Although the Central Bank of Taiwan and the Financial Supervisory Commission (the "FSC") has characterized Bitcoin as highly speculative virtual "goods" rather than legal currency in 2013, the legislator has amended the Money Laundering Control Act (the "MLCA") on November 7, 2017, which stipulates that virtual currency platforms and trading businesses must comply with the anti-money laundering (AML) regulations applicable to financial institutions. In addition, the Executive Yuan has issued a ruling on April 7 this year (2021) designating that any entity which operates the following businesses should fall within the scope of the MLCA:

  1. Exchange between virtual currency and New Taiwan Dollar, foreign currency and currencies issued in mainland China, Hong Kong or Macau.
  2. Exchange between virtual currencies.
  3. Transfer of virtual currencies.
  4. Safekeeping and administration of virtual currency or providing related management tools.
  5. Participation in or provision of financial service related to the issuance or sale of the virtual currency.

According to the MLCA, the FSC has issued the Regulation Governing Anti-Money Laundering and Counter-Terrorism Financing for Virtual Currency platform and Transaction Businesses (the "Regulation"). This Regulation has become effective from July 1 this year except for Article 7, which will be given a separate effective date.

In order to comply with the Regulations, any entity that is involved in one or more of the above businesses should establish the following mechanisms including:

  1. Conducting customer due diligence (CDD)
    The obliged entities should conduct relevant CDD processes under circumstances prescribed, and obtain the relevant information based on the types of the legal entity. For example, if the customer is a natural person, obliged entities should at least collect the customer's name, national identifier number, date of birth, nationality and physical address. Additionally, the obliged entities should evaluate the money laundering and terrorist financing (ML/TF) risks of the customers and determine the intensity of CDD processes based on the level of risk.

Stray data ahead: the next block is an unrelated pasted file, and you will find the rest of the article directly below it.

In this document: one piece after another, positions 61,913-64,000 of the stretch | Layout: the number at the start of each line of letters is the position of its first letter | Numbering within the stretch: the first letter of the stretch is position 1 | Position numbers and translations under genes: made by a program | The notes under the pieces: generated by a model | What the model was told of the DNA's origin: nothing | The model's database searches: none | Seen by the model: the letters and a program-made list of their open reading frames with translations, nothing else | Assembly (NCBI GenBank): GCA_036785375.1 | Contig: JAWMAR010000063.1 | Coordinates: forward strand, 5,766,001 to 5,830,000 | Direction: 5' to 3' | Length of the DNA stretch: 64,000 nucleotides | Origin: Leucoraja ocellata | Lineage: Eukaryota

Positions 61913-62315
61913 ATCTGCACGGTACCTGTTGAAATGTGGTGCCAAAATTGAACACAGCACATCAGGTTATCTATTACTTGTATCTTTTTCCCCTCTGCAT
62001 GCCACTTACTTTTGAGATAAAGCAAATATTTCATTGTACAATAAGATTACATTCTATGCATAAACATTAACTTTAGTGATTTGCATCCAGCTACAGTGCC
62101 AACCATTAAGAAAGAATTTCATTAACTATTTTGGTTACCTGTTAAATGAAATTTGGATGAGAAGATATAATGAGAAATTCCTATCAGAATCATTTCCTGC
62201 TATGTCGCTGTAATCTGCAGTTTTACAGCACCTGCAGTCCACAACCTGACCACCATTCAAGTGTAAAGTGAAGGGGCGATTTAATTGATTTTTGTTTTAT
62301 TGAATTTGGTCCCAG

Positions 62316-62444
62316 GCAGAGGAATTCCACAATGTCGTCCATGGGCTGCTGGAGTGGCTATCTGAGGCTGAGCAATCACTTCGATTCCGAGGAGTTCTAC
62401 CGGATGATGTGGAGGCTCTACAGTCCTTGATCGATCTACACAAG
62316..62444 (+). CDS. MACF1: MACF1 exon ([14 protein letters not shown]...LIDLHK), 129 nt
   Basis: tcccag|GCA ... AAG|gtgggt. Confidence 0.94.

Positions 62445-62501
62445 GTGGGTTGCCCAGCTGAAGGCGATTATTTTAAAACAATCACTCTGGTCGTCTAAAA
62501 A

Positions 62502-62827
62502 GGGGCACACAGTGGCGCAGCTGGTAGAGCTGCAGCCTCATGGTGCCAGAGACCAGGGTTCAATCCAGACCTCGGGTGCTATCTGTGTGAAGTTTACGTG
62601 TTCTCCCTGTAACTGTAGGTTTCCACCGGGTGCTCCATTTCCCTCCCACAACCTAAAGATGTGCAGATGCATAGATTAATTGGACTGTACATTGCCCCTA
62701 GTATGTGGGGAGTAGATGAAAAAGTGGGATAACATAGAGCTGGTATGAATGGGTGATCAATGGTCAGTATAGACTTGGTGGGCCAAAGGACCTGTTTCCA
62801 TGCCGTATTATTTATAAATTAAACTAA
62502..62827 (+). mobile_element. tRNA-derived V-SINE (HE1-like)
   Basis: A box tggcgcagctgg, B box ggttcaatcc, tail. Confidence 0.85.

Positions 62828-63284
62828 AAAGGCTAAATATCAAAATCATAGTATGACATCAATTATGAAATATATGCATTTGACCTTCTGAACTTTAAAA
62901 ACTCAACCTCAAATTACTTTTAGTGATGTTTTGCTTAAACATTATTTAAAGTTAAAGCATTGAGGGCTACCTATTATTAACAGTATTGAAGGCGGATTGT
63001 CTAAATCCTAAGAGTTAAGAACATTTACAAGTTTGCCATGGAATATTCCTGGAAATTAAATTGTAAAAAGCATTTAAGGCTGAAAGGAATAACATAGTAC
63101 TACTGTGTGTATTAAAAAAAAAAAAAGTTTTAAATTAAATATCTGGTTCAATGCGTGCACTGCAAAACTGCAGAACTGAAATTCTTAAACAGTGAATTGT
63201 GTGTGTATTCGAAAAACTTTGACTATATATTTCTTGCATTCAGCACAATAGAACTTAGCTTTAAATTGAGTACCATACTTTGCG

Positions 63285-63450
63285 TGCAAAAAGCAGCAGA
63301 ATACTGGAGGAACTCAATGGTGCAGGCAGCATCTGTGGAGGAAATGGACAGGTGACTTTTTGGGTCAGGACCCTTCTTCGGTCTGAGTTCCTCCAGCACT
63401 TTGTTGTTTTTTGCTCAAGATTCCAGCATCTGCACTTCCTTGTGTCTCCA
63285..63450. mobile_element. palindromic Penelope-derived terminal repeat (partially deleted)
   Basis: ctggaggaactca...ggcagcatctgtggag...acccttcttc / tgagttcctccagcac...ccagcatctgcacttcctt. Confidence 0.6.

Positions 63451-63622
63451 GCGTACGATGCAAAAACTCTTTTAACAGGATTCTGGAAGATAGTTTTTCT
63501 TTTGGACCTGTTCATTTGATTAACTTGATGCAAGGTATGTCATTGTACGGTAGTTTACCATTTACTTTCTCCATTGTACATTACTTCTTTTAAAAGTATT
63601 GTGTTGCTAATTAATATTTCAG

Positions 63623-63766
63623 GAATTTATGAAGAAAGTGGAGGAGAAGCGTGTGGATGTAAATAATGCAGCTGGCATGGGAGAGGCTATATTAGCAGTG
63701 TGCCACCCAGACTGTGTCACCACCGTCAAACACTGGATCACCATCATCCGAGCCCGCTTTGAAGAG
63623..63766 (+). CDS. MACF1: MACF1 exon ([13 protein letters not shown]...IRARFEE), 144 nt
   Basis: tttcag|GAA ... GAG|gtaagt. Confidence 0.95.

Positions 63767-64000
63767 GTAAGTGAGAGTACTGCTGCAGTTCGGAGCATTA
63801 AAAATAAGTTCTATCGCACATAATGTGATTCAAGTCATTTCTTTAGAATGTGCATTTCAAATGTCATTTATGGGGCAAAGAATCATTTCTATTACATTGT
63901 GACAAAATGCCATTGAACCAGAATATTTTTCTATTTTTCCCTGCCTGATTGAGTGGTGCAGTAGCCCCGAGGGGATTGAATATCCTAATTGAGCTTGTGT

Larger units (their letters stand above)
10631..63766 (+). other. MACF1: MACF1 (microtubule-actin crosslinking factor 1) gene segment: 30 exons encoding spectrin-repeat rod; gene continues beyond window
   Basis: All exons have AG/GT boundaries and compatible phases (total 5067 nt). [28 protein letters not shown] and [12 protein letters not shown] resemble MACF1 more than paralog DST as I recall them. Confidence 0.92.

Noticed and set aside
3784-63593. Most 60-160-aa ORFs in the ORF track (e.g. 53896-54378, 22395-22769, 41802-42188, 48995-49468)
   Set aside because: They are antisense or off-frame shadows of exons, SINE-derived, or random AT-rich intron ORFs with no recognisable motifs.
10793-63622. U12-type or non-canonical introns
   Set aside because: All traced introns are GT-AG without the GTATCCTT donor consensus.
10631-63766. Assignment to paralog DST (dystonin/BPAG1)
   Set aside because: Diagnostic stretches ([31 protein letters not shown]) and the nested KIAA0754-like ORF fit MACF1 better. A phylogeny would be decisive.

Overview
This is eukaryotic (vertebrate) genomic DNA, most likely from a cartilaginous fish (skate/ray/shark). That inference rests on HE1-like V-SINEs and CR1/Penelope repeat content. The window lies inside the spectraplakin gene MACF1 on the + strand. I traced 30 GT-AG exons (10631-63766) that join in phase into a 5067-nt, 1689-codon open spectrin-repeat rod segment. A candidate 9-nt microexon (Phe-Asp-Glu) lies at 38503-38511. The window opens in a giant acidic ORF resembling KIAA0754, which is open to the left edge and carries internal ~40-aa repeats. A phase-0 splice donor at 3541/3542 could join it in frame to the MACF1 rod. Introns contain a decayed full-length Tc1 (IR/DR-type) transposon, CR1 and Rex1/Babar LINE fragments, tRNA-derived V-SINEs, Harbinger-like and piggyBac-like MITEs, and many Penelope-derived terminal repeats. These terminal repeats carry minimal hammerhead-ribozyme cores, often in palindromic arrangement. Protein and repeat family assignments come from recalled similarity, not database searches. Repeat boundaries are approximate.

2. Maintaining relevant records
    The obliged entities should maintain all records of customers and transactions for at least 5 years.
  3. Reporting suspicious transactions
    For cash transaction over 500,000 New Taiwan Dollars or suspicious transactions that involve ML/TF risks, the obliged entities should report to the Investigation Bureau, Ministry of Justice within the specified time limit.
  4. Setting up internal control and audit system against money laundering
    Such a system must include the operation procedures against ML/TF, the assessment systems on ML/TF risks, and the audit procedures on the effectiveness of AML/CTF policies, etc. The obliged entities should also appoint an AML/CTF compliance officer at the management level responsible for supervising the implementation of the system.

With regard to the implementation of the above measures by the obliged entities, the FSC has the right to conduct inspections in person or by entrusting appropriate agencies to do the same at any time. If any virtual currency business violates such regulations, such virtual currency business can be fined between NT$500,000 and NT$10 million pursuant to the MLCA.

In addition, Article 7 of the Regulation stipulates that obliged entities should obtain both originator and beneficiary information, and submit the above information to the beneficiary platforms when conducting virtual currencies transfers. However, due to the difficulty in identifying transaction counterparties at this stage, it is set out in Article 18 that the effective date of Article 7 will be postponed to a later date and that the effective date will be announced in the future depending on how the international practice develops.

The content of this article is intended to provide a general guide to the subject matter. Specialist advice should be sought about your specific circumstances.